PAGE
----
Estimated EDSS progression was faster in years after drug switches and treatment stops.

Conclusions
Our estimates of Disease-Modifying Drug (DMD) relative treatment effect size, in the context of "real-world" clinical practice, are similar to DMD treatment efficacy estimates in pivotal trials, though our findings attained statistical significance.

DMDs, as a class, are effective in delaying Expanded Disability Status Scale progression in patients with Relapsing-Onset definite Multiple Sclerosis (MS) (90%).

Although effectiveness is much better for Relapsing/Remitting MS than for Secondary/Progressive MS groups.



#9

Health-Related Quality Of Life In Multiple Sclerosis: Effects Of Natalizumab

AFFIRM and SENTINEL Investigators
Rudick RA, Miller D, Hass S, Hutchinson M, Calabresi PA, Confavreux C, Galetta SL, Giovannoni G, Havrdova E, Kappos L, Lublin FD, Miller DH, O'connor PW, Phillips JT, Polman CH, Radue EW, Stuart WH, Wajgt A, Weinstock-Guttman B, Wynn DR, Lynn F, Panzara MA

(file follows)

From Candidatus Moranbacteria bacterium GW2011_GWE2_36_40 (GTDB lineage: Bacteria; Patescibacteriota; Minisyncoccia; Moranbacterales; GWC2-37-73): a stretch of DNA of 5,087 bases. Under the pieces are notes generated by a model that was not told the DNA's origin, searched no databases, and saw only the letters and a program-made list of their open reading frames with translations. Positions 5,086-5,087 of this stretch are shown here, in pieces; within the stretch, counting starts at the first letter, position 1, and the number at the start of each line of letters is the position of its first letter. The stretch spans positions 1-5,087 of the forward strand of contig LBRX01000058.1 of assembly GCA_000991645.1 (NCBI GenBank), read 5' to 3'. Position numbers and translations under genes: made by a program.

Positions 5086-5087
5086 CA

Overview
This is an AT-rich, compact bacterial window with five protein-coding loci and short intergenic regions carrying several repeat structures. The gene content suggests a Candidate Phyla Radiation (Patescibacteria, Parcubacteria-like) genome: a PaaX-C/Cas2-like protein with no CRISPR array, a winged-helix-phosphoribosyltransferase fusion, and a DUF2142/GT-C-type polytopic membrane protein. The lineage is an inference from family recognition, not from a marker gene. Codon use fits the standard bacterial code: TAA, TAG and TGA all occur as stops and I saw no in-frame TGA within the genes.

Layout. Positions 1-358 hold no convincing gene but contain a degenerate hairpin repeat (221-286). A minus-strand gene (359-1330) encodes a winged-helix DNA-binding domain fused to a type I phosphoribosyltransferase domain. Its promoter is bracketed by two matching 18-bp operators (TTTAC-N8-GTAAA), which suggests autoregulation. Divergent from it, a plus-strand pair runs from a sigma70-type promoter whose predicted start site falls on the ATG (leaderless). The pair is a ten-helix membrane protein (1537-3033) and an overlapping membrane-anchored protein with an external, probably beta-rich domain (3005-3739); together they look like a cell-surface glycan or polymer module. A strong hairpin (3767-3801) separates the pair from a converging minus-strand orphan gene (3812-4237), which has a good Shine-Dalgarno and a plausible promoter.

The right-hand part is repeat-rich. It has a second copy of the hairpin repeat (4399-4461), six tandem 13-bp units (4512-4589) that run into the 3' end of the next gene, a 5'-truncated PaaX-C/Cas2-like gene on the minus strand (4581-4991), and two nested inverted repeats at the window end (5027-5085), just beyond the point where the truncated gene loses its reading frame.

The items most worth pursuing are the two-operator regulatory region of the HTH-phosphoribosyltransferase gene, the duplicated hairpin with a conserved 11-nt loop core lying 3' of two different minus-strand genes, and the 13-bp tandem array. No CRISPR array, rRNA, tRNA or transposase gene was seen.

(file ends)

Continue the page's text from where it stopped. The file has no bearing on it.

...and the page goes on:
Ann Neurol 2007 Oct;62(4):335-46
Mellen Center for Multiple Sclerosis Treatment and Research, Cleveland Clinic Foundation, Department of Neurology, Cleveland, OH
PMID# 17696126
Abstract

Objective
To report the relationship between disease activity and health-related quality of life (HRQoL) in Relapsing Multiple Sclerosis, and the impact of Natalizumab.

Methods
HRQoL data were available from 2,113 Multiple Sclerosis patients in Natalizumab clinical studies.

In the Natalizumab Safety and Efficacy in Relapsing/Remitting Multiple Sclerosis (AFFIRM) study, patients received Natalizumab 300mg (n = 627) or placebo (n = 315).

In the Safety and Efficacy of Natalizumab in Combination with Interferon Beta-1a in Patients with Relapsing/Remitting Multiple Sclerosis (SENTINEL) study, patients received Interferon-beta-1a (IFN-beta-1a) plus Natalizumab 300mg (n = 589), or IFN-beta-1a plus placebo (n = 582).